Claire Wineland

Claire Wineland: “Death is Inevitable. Living a life we can be proud of is something we can control.”

I had been waiting for an update.  I had never met Claire for obvious reasons, but she touched your heart as if you already knew her, as if you were friends.

She had been through so much more than I can imagine and yet her spirit radiated.

She was featured in People magazine last year, CNN, among various other media outlets.  So many people from around the world knew her and loved her. If you youtube her she has tons of videos that will sure make you laugh, as she always did.

Lung transplants are one of the most difficult organs for the body to accept. It is possible – it is always possible, and Claire gave it her best.

The latest post from Claire’s FB page:

Last night at 6:00pm, Claire Wineland our inspirational founder passed away. She was not in any pain and the medical staff said it was the most peaceful passing they had ever witnessed.

She was surrounded by love and with her mother Melissa Yeager and father John Wineland; they saw her into this world for her first breath and were with her for her last.

She suffered a massive stroke on August 26th after a successful double lung transplant. The stroke was caused by a blood clot. After a week of intensive care and various life saving procedures, it became clear that it was Claire’s time to go.

Yesterday, Claire’s family and a few very close friends came to say their final farewells and offer their support to the family.

In Claire fashion, she is an organ donor. Claire’s remarkable family were so happy for the other families that were now getting the calls that the organ they had long been waiting for was now available for transplant. They had been on the receiving end of that call just one short week ago.

We know Claire was loved all over the world. Your prayers, support and encouraging words, have been a huge source of strength for her and her family. Thank you from the bottom of our hearts for your massive amazing out pouring of love.

We are asking to please give the family privacy at this time. They have so generously shared their lovely Claire’s remarkable journey with us all, but now is the time to give them some peace from the public spotlight. They will emerge eventually, but please give them the time to come to terms with their family member’s passing.

In lieu of flowers, the family is asking for donations to be made to Claire’s foundation.

Claire’s Place Foundation is committed to upholding Claire’s legacy by assisting Cystic Fibrosis families in need.

In the words of our precious founder Claire Wineland: “Death is Inevitable. Living a life we can be proud of is something we can control.”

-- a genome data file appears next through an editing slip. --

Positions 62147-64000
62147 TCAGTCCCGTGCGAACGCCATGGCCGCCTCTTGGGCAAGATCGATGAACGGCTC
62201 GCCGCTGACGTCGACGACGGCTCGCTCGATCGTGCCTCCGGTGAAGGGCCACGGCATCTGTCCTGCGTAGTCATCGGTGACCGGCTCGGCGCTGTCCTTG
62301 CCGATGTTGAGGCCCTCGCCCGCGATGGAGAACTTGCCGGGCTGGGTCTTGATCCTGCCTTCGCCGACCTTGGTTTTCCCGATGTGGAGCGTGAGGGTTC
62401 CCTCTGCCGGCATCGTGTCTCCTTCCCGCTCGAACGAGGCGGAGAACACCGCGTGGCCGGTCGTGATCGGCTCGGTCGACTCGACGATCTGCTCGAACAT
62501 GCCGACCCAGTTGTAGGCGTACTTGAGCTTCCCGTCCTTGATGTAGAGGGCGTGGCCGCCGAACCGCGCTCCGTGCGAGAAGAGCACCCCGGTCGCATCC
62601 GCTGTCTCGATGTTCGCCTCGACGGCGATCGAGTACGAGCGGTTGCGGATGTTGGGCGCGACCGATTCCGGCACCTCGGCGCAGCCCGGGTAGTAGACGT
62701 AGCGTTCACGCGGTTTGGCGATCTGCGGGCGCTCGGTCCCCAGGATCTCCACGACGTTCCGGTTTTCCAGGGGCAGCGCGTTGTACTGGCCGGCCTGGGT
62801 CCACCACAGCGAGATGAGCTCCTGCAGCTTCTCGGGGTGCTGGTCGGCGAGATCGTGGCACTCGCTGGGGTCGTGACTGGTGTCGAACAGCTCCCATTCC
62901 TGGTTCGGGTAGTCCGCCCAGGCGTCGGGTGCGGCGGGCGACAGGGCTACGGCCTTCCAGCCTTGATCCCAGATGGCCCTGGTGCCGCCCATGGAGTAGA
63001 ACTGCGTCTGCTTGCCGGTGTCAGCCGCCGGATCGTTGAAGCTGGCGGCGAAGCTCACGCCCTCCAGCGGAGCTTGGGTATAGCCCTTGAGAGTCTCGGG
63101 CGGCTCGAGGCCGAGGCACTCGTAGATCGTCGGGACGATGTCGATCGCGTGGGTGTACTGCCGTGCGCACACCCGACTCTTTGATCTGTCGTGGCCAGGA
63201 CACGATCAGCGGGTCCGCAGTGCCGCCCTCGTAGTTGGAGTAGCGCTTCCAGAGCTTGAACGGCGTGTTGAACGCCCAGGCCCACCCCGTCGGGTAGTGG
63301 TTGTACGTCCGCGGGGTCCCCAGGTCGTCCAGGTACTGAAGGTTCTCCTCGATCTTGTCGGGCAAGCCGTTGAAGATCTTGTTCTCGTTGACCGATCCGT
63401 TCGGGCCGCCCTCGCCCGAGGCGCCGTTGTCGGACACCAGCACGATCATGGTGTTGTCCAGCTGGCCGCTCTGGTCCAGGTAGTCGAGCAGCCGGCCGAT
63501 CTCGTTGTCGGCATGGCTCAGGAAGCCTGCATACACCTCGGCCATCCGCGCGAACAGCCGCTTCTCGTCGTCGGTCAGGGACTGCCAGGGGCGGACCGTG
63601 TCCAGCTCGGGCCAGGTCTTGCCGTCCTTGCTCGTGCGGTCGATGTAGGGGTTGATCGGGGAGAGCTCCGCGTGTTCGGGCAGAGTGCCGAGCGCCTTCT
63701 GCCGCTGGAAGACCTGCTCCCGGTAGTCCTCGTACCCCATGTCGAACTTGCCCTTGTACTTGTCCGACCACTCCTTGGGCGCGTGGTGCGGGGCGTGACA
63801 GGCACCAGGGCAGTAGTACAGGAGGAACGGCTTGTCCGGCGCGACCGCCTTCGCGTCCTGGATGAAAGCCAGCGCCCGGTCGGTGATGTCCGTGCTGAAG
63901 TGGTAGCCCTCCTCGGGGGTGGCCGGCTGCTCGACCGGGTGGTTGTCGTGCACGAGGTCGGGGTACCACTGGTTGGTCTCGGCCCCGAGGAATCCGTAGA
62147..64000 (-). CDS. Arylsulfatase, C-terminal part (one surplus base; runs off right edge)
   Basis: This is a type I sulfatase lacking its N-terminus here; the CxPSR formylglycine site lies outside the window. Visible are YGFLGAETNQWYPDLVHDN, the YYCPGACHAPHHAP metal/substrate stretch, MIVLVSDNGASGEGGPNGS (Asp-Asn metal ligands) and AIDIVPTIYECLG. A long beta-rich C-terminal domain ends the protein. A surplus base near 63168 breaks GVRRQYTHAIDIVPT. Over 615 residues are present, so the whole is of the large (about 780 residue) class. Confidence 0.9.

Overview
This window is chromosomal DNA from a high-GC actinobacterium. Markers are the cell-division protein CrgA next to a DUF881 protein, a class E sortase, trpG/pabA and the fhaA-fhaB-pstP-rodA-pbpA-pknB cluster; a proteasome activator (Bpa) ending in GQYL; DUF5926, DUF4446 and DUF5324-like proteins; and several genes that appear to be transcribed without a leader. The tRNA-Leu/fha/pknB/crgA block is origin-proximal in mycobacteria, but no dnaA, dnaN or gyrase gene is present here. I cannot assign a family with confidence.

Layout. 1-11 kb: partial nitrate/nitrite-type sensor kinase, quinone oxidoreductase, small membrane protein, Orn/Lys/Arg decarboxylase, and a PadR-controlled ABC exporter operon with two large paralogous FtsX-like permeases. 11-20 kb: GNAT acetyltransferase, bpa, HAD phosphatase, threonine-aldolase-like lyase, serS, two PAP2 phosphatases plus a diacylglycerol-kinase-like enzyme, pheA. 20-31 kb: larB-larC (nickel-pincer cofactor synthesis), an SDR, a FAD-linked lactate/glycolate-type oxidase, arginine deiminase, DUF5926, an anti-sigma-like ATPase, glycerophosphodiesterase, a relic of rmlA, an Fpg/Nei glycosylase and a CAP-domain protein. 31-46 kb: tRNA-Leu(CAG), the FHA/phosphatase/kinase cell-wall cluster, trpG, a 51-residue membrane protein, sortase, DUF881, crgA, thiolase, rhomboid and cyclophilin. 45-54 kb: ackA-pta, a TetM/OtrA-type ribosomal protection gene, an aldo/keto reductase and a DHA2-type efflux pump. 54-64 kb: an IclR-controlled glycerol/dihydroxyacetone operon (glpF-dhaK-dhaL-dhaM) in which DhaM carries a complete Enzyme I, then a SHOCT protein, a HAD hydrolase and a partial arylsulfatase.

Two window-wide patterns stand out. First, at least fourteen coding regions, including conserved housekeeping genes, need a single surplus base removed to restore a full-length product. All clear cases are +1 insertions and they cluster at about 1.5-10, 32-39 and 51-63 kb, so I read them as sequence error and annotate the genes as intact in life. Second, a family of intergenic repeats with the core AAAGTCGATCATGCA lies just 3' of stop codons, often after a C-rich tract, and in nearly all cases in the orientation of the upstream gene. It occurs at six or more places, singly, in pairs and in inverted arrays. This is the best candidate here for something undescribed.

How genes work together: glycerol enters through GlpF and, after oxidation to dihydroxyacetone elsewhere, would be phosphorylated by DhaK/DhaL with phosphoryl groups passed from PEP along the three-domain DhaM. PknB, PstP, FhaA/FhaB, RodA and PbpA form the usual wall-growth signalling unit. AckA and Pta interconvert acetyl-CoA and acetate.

You sure made the whole world proud of you Claire!

She was one red hot spark of inspiration and joy, wasn’t she? Rest In Peace Sweet Warrior Claire, we will continue where you left off.

Hug your loved ones close,
Laura

Laura McHolm
Chairman of the Board
Claire’s Place Foundation

#CF #CysticFibrosis #ClaireWineland Claire Wineland #Transplant #LungTransplant #LIvingalifeyoucanbeproudof #MakingaDifference Claire Wineland, Love, Songs, and Updates Page #Inspiration #CureCF

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Never Give up and Never Give in

I love to travel, although I hate to pack.

I love traveling because a person has a chance for reflection. A person also has a chance to compare and contrast, putting all the nuggets in your back pocket; the good, bad, and the bloody other, whatever that may be.

I take note of the infrastructure, what the area has available and has been made available to its communities, areas that could use a nudge and areas that are thriving. And then why or why not?

Detroit, Michigan is a tough place.

First – I believe and have come to the conclusion living in the Midwest is a harder than living on the east coast.

Pros of living on the east coast:

Competition
Accessibility
Transit
Investment
Technology
Landscape

Cons:
Cost of living

The thing is, even though the cost of living, especially with housing can be quite more expensive, there is a chance to save in other areas. For instance, transportation. There are options in Massachusetts.

Midwest:
You have to have a good car. The Midwest is so far spread out, without a vehicle, it limits possible employment prospects. You can be carless, but you have to be set up just so.

The winters are long and harsh. You can freeze to death without proper preparation. I used to have a gas can, jumper cables, tire jack, extra tire, first aid kit, a blanket, mitts, hat, and maybe boots if I am driving away from the city. You needed AAA or some other service if your car clunks out in the cold, hit a deer, slide into the ditch, etc. And if you get stuck out there, you get stuck out there. Thank goodness for cellphones.